To make an arch, the Romans built a wooden framework shaped like a half circle, on top
of which they put wedged stones (called "voussoirs"). They placed the stones starting at
The last stone (the "keystone"), located at the top of the arch, held the others in place.
The strength of an arch comes from its shape. When a load is placed on top of an arch,
its force spreads out and down the sides of the arch. At the ground, strong supports
("abutments") keep the arch from moving outward.
Ljubljana. Photo credit L.Babic
Ljubljana. Photo credit L.Babic
Legend has it that in ancient Rome, whenever an arch was constructed, the architect who
designed it was forced to stand underneath as the wooden supports were removed as a
means of quality control. It was a terrific motivational tool: design it right, or the arch
falls and crushes you.
The Romans were great engineers and were able to construct large structures such as
aqueducts very accurately. The Romans used aqueducts to transport water across valleys
to towns. Aqueducts must have a slight incline (angle) in order that the water flows down
hill, by the force of gravity. The Romans were capable of building to a consistent
accuracy over long distances.
Pont du Gard
Because of its tremendous strength under compressive forces, stone can bear an almost
unlimited load when arranged in the form of an arch. The ancient Romans used stone
arches for large bridges and aqueducts, and the tradition of building bridges in stone
continued in medieval and Renaissance Europe.
Stone bridges cost far more than comparably sized wooden bridges. Towns built them
only on their most important roads.
Stone bridges could be built with locally available skills. Carpenters were needed for the
arched-shaped wooden forms or centerings upon which the stones were laid, and
masons, who laid the stone.
The above photo is an unkown bridge being built somewhere in eastern Connecticut, USA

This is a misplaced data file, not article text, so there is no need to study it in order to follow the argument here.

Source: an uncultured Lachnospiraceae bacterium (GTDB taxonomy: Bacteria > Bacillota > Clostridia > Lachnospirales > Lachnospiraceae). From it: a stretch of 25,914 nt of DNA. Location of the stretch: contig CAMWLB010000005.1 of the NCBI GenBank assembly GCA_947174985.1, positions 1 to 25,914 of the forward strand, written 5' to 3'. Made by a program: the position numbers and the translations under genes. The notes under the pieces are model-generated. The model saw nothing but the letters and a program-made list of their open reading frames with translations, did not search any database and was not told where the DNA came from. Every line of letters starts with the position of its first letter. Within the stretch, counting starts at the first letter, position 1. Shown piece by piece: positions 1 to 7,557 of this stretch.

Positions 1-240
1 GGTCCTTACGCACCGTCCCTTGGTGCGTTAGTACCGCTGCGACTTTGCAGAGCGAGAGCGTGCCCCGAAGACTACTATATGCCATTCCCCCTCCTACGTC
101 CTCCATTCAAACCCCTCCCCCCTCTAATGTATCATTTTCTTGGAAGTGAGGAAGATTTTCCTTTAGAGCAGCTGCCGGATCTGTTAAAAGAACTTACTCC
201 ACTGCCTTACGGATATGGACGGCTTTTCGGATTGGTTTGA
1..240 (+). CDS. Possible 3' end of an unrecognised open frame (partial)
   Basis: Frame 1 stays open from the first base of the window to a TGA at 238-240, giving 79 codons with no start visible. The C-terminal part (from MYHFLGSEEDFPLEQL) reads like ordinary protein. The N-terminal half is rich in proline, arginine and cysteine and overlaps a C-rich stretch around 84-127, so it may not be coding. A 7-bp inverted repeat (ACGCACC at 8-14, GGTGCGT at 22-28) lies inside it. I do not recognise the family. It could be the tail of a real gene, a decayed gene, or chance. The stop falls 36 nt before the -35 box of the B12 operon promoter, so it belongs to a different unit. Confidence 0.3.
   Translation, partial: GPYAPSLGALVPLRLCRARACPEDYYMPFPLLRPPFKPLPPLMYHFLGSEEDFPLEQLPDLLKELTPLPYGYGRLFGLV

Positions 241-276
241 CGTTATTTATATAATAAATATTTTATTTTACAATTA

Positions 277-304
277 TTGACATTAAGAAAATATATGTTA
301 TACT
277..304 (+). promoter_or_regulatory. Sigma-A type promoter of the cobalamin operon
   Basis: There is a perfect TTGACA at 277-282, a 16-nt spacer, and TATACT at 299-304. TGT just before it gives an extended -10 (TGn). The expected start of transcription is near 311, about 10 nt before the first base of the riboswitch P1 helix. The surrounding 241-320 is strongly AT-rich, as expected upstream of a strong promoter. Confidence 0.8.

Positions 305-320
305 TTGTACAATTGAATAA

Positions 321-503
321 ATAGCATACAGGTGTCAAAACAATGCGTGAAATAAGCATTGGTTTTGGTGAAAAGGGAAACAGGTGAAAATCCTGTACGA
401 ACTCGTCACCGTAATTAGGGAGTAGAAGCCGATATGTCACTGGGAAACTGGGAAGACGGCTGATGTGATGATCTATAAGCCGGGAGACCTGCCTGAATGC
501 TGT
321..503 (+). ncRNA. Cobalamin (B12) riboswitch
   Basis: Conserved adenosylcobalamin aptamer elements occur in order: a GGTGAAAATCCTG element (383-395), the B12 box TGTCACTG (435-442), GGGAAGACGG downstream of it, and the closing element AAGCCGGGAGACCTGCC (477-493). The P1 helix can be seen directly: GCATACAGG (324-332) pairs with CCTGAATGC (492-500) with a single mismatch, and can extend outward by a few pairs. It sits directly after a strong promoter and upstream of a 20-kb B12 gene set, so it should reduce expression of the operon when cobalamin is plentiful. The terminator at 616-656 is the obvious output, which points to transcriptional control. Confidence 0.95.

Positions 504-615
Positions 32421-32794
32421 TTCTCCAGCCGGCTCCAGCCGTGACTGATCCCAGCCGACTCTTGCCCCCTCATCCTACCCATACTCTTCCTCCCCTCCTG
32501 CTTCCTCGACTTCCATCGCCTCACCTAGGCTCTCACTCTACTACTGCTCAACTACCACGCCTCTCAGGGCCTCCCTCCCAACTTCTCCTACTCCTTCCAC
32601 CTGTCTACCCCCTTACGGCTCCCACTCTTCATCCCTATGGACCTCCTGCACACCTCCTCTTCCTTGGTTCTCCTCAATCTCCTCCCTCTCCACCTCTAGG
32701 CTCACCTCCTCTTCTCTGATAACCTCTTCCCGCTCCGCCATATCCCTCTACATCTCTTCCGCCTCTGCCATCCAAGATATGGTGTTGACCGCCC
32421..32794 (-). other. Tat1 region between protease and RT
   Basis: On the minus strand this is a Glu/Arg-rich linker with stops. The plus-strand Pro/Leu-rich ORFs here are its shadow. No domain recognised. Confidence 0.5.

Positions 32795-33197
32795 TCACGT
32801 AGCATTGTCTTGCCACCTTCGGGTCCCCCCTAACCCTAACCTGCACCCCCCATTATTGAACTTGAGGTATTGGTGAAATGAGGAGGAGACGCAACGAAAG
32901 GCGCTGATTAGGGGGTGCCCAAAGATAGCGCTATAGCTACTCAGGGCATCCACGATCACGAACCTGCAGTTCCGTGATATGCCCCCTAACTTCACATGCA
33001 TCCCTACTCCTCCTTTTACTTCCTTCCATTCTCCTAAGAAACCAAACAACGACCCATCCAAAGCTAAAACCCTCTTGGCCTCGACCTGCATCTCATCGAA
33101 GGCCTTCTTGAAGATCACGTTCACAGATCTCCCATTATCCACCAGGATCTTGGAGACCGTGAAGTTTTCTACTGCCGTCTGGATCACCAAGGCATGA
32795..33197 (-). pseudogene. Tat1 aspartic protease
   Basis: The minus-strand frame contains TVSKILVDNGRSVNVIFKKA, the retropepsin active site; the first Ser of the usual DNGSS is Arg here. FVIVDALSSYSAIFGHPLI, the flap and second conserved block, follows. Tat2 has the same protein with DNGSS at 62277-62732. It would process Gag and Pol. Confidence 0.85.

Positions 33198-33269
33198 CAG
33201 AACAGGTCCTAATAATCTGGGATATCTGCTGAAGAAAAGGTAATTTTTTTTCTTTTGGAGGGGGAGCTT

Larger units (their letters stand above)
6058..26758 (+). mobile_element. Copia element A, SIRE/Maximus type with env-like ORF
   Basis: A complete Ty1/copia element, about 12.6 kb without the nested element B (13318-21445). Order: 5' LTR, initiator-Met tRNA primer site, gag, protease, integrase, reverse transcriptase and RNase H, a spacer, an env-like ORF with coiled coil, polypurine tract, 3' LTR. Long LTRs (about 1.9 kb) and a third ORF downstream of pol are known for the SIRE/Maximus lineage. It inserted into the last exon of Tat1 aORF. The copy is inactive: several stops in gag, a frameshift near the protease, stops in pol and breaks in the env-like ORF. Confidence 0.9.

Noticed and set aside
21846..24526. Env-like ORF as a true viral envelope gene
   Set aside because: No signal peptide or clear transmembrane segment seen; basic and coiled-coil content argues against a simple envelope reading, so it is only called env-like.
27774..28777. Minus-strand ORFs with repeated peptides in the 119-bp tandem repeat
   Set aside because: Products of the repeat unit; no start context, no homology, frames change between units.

Builders have diverted the stream with a small dam, called a coffer dam, and then
excavated to bedrock to lay the first stones of the arch. Although irregularly shaped
pieces of stone were used, with no mortar, the stones were chosen carefully so that long
pieces tied together the masonry as the arch rose.
A centering was planked over to form a support for the arch, as it increasingly
approached a horizontal position.
Solkan bridge is one of the most famous bridges in Slovenia. It is one of the bridges on
the Bohinj Railway route between Jesenice and Gorica. According to the known data, the
bridge has the longest stone arch (85 metres) among all railway bridges.
< The Solkan Bridge
Rivers divide people, bridges bring them together: For almost 500 years, the old Bridge
of Mostar connected the lives of Christians and Muslims in an ancient town between the
Balkans and Europe.
To many, this masterpiece of mediaeval masonry
was as important as the leaning tower of Pisa or
the Acropolis in Athens. Built to equal halves by
Muslim and Christian craftsmen, the highest and
biggest stone-arch of its time stood as a symbol of
understanding between cultures.
Then came November 9, 1993: When war tore
former Yugoslavia apart, the age-old bridge was
destroyed by Croatian artillery. It left a wound that
has not healed to the present day.
Many of the old bridge-builders' secrets have long
been lost: How did they create a mortar that was
much harder than any mixture known today? And
how did they build a bridge that lasted 500 years
with stones that today's experts find not strong
< Old Bridge of Mostar
THE CORBELLED ARCH
Or false arch is another primitive structure. It is only a slight improvement over post and